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China currency crash: Why the yuan tumble of 2022 differs from 2015

By Debabrata Das

12:23, 5 May 2022

Rolled up Chinese currency notes
The offshore yuan (CNH) has lost 4.5% since April 2022, a sharp fall for a currency whose value is controlled by its central bank – Photo: Shutterstock

Being a controlled currency, the Chinese yuan (CNY) and its tradeable offshore equivalent the offshore yuan (CNH), rarely make big moves in a short period of time. But since the beginning of April, the CNH has lost over 4.5% to the US dollar, with the USD/CNH currently at 6.64. 

The last time such a rapid depreciation happened was in 2015, when overnight the People’s Bank of China (PBOC) decided to devalue the currency by 3% leading to massive capital outflows and the central bank losing as much as a $1trn in reserves. 

Net capital flows from portfolios into equities markets and bonds in China have already turned, but unlike last time the problem today has its roots in a broader economic downturn rather than misplaced policies. 

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Dollar-yuan (USD/CNH) exchange rate

Learning from its mistakes

“The PBOC has learnt from its mistake in 2015. The outflows then had started because of China, not because of the US Fed’s tightening. That is why it is a different ballgame today. Capital outflows from China is following the pack – we have seen outflows in Taiwan as well as in India,” Alicia Garcia-Herrero, chief economist for Asia Pacific at Natixis, told 

“The outflows today also have China specific characteristics, such as Covid-19 restrictions as well as the uncertainty of sanctions,” she added. 

While weakness in the Chinese equity markets is attracting investors, capital outflows are only likely to increase in the coming months from bonds. 




0.67 Price
-0.120% 1D Chg, %
Long position overnight fee -0.0066%
Short position overnight fee -0.0016%
Overnight fee time 21:00 (UTC)
Spread 0.00006


203.26 Price
-1.020% 1D Chg, %
Long position overnight fee 0.0104%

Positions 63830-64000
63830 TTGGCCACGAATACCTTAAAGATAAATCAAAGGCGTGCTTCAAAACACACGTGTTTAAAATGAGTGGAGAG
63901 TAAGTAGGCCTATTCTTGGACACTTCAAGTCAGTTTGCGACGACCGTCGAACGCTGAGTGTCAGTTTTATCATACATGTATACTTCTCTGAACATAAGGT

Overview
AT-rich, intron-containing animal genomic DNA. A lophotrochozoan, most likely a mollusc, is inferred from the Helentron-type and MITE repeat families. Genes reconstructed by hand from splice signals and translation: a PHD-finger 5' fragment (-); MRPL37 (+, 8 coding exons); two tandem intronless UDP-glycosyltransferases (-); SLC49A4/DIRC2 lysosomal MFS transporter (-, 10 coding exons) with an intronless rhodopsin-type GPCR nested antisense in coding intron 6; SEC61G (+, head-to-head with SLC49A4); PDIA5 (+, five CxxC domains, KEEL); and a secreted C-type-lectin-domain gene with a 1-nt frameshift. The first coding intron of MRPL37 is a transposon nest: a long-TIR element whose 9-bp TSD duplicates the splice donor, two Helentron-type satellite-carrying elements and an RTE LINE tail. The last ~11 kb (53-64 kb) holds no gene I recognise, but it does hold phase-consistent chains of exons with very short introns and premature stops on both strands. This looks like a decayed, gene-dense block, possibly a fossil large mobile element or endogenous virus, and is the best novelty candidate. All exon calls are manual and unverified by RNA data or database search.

Short position overnight fee -0.0187%
Overnight fee time 21:00 (UTC)
Spread 0.037


156.30 Price
-1.300% 1D Chg, %
Long position overnight fee 0.0111%
Short position overnight fee -0.0193%
Overnight fee time 21:00 (UTC)
Spread 0.010


1.30 Price
+0.270% 1D Chg, %
Long position overnight fee -0.0046%
Short position overnight fee -0.0036%
Overnight fee time 21:00 (UTC)
Spread 0.00013

Bond outflows to continue

“For equities, we are seeing starting to see some capital inflows as investors are looking to buy the dip. But for bonds, the current situation of outflows will be a bit more long lasting,” Gary Ng, senior economist for thematic research, Asia Pacific at Natixis, told 

According to him, while the equity markets can see some turbulence in the coming months, broadly it is a segment that will see net capital inflows, while bonds will see outflows. 

“China is likely to see a hovering trend in the coming months – we can expect a couple of months of outflow followed by a month of inflows led by equities. But in general, securities investments will not be too positive in terms of attracting inflows,” Ng added. 

Economic slowdown

With expectations of further depreciation of the yuan, the broader economic news from China remains in a vicious loop. According to a recent note by Capital Economics, China’s economy may rise less than 2% in US dollar terms in 2022, falling back in dollar terms relative to the US this year. “This should serve as a reminder that China’s rise to becoming the world’s largest economy is not assured. We don’t think that it will happen,” the note said. 

But why is a weakening currency a worrying sign for an export powerhouse like China? The reason, according to Garcia-Herrero is that 2022’s yuan depreciation is market driven rather than a policy action. 

“The problem this time is that exports are not slowing down because of pricing. It is because its exports are locked in a warehouse for days because of quarantine measures,” says Garcia-Herrero. 

“The depreciation today is not policy driven, it is market driven. The markets are deciding that they can enjoy a higher yield somewhere else. I’m not in the camp that thinks depreciation of the yuan is a policy option that the Chinese authorities are using. Actually, I think they want a stable currency in the current volatile environment,” she added. 

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-0.01538 -0.210%

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